Hi there. I would encourage you to make an appointment for her with your vet sooner rather than later. Make it for a time when you know she'll be around and you can put her in a pet carrier and take her straight there. She'll need a dose of Frontline Plus for fleas, and a de-wormer pill, and a SNAP test (for FIV and leukemia). The vet will determine whether or not the kitty needs to be fixed -that would be the next step, either at that appointment or the next. Then take kitty home and put her in a spare room for at least a week. The reason I advise to not wait too long to take her to a vet and into your home is that if she's a female, she could be or get pregnant, which complicates the situation. A spay is a more difficult surgery with more bleeding if a cat is in heat or pregnant, and some people have ethical issues with spaying a pregnant cat. The other reason is that it's not safe for a stray to be outdoors. They run the risks of getting hit by a car, getting shot or poisoned by people who hate cats, or wandering off and getting lost. I say this because one of the cats I took into my home had been shot by someone and has a crooked leg as a result. You are already bonding with this kitty, why wait. I also want to encourage you that 99% of the time, all cats will instinctively know to use the litter box. No pee pads needed. Also, the kitty knows how to adapt and get along with other cats, so she will likely adjust to your other cats very quicky. Your other cats can smell her on you and are already getting to know her. I hope that at some point you and your co-workers can think about TNR for the feral cats you all care for. There are private vets and agencies (Humane Society, Animal Friends) who will give a discount for ferals and strays. Just a thought. I've taken in both strays and feral cats and I can tell you that they know you've saved them, and they love you with a deep bond forever. It's definitely worth the effort. I have five rescued cats in my house. They are all very different, but they co-exist peacefully and are a source of love and companionship. It's wonderful you're caring for this kitty. You could perhaps lure her into a cat carrier by placing tuna inside and closing the door when she's well inside. And no need to worry about her getting angry with you or not trusting you when you get her into a carrier and to the vet. Cats forgive very quickly, especially when they see they have a safe, loving home. Good luck!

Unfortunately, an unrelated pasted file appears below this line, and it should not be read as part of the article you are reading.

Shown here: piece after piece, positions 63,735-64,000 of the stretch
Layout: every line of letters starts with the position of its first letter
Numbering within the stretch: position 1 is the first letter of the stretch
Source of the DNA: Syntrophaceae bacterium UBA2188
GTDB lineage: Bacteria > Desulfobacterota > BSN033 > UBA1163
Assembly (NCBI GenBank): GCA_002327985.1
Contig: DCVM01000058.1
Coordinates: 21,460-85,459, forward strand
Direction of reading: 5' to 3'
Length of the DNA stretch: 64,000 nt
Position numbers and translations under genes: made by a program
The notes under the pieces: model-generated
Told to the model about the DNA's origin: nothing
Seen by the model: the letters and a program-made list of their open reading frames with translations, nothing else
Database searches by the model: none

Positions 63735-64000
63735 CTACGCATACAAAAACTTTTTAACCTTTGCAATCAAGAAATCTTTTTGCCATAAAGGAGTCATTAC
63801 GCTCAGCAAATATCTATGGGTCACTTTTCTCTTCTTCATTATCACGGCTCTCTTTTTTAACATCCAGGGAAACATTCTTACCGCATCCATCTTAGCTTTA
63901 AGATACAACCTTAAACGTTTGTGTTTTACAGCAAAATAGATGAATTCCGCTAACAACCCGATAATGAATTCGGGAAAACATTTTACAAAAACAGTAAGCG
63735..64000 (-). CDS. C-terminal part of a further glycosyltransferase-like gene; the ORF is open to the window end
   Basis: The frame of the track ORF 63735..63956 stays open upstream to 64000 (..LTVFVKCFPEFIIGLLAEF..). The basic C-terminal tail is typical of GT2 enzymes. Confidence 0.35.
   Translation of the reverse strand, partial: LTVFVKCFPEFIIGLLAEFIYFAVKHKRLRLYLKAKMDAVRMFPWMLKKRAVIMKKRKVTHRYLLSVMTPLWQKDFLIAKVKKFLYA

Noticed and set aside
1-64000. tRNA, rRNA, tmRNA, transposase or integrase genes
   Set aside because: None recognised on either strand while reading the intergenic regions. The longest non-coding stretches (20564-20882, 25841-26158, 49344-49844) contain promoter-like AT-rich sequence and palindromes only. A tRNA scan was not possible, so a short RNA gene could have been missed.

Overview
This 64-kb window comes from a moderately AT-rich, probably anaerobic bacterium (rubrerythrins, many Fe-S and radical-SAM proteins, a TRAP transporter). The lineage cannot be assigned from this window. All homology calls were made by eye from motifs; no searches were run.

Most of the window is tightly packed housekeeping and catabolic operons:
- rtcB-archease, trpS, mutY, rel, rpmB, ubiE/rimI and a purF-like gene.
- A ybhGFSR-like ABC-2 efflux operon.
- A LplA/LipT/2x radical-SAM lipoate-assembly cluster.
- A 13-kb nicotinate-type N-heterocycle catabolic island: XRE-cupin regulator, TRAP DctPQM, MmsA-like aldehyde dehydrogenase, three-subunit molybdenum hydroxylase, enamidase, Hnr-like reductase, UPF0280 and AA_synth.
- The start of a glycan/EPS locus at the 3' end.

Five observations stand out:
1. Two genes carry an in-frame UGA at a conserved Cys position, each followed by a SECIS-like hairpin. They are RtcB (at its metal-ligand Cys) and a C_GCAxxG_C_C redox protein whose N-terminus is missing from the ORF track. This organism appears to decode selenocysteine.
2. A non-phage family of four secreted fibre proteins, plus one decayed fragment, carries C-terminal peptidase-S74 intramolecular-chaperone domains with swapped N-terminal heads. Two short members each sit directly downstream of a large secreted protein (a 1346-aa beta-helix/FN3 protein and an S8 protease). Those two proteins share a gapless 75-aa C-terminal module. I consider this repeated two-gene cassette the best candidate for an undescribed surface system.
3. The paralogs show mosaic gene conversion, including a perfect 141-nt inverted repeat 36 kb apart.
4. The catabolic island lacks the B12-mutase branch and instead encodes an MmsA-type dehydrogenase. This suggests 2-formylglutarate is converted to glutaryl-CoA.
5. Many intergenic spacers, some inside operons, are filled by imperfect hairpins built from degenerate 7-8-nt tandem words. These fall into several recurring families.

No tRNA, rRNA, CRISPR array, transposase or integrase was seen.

• Thread Starter Thread Starter
  • #16

slave2_ragdolls

TCS Member
Thread starter
Super Cat
Joined
Jun 14, 2003
Messages
836
Reaction score
21
Location
Michigan
I am on vacation this week. I have both a large carrier + a newer caged "live trap" I just cannot decide which way that I should go with this Stray. I want her/him to trust me so I can take him/her home for a very happy life after a vet visit. I love cats :thumbsup:
 

Latest Posts

Top